First let’s talk about what B12 is and the vital role it plays in our health.
According to the National Institutes of Health, Vitamin B12 is a nutrient that helps keep the body’s nerve and blood cells healthy and helps make DNA, the genetic material in all cells. Vitamin B12 also helps prevent a type of anemia called megaloblastic anemia that makes people tired and weak. Most people in the United States get enough vitamin B12 from the foods they eat.  However, there are two steps required for the body to absorb vitamin B12 from food.
First, hydrochloric acid in the stomach separates vitamin B12 from the protein to which vitamin B12 is attached in food. After this, vitamin B12 combines with a protein made by the stomach called intrinsic factor and is absorbed by the body. Some people have pernicious anemia, a condition in which they cannot make intrinsic factor. As a result, they have trouble absorbing vitamin B12 from all foods and dietary supplements.How much vitamin B12 do I need?

According to the National Institutes of Health (NIH), the average daily U.S. Recommended Dietary Allowance (RDA) is:

  • for people age 14 and older, 2.4 mcg
  • for adult and adolescent pregnant females, 2.6 mcg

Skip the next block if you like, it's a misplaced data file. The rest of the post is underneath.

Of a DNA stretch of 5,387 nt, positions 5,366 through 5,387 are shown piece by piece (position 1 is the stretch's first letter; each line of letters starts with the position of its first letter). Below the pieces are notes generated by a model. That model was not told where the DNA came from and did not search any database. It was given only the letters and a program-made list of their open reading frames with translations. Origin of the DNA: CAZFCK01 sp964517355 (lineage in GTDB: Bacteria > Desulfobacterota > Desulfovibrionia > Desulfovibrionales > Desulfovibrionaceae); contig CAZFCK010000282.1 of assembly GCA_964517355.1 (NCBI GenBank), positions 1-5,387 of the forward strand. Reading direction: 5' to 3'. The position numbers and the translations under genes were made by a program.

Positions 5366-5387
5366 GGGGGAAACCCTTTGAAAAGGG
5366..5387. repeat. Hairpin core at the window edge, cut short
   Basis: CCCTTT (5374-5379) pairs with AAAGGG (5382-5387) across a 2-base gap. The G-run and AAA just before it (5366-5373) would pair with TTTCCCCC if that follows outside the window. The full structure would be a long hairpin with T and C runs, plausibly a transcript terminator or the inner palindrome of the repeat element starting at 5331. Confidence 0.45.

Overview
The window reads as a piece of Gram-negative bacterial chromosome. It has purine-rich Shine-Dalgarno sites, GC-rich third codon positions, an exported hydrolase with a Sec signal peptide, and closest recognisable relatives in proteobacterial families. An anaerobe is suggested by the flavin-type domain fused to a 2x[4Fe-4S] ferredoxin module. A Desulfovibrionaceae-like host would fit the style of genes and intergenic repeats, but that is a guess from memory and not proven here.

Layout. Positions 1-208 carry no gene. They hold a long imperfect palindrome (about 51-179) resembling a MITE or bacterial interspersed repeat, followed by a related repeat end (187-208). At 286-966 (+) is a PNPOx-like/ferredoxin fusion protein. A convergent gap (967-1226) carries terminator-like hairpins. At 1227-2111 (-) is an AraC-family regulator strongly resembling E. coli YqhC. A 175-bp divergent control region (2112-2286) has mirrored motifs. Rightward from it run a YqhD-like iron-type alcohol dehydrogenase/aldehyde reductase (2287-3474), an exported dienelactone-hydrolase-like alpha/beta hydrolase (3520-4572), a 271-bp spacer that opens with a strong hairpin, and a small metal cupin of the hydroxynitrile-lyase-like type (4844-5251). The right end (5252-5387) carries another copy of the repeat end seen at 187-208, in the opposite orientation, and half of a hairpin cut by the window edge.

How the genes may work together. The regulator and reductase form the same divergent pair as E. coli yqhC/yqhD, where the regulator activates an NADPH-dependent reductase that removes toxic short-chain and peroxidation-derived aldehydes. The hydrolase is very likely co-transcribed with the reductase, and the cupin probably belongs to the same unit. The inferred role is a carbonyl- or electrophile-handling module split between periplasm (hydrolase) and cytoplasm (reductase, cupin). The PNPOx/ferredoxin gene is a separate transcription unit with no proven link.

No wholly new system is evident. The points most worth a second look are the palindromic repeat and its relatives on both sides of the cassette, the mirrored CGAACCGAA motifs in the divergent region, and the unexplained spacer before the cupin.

• for adult and adolescent lactating females, 2.8mcg

The B12 and Acne Link

Since acne is a disease of the skin, it was used a model to understand the molecular response of the skin with B12. Research found is that when B12 is supplemented that the bacteria stopped producing their own supplies and instead begin producing porphyrin molecules. Porphyrins can generate inflammation and acne is triggered by inflammation initially. Vitamin B12 actually altered the normal metabolic pathway and activity of the skin bacteria. Researchers also observed that another pathway, the porphyrin biosynthesis, is linked to the B12 biosynthesis pathway. They hypothesize that when there is an elevated B12 level, it leads to an overproduction of porphyrins by P.acnes. Previous studies have shown that porphyrin can induce inflammation and acne .

What can you do?

Have blood work done to determine if you are deficient in B12. Those with an auto-immune disease or practice a vegetarian life, tend to need additional B12.  If your levels are good, avoid supplements that have high doses of vitamin B12 in them.  Don’t take extra B12 just for energy. Limit foods high in vitamin B12. Milk, Cheese, Liver, Kidney, Pate, Clams, Crab, Oysters and Mussels all contain high levels of vitamin B12.

At Bella Grace we customize treatments based on each individual and their type of acne. We don’t believe in a one size fits all approach and work with our clients to attack it all sides because there are many factors that can contribute to acne.  If all areas aren’t addressed then you will never truly get clear and stay clear.

Brenda Moran is a Certified Acne Specialist, Nationally Certified Esthetician, and owner of Bella Grace Home Spa.

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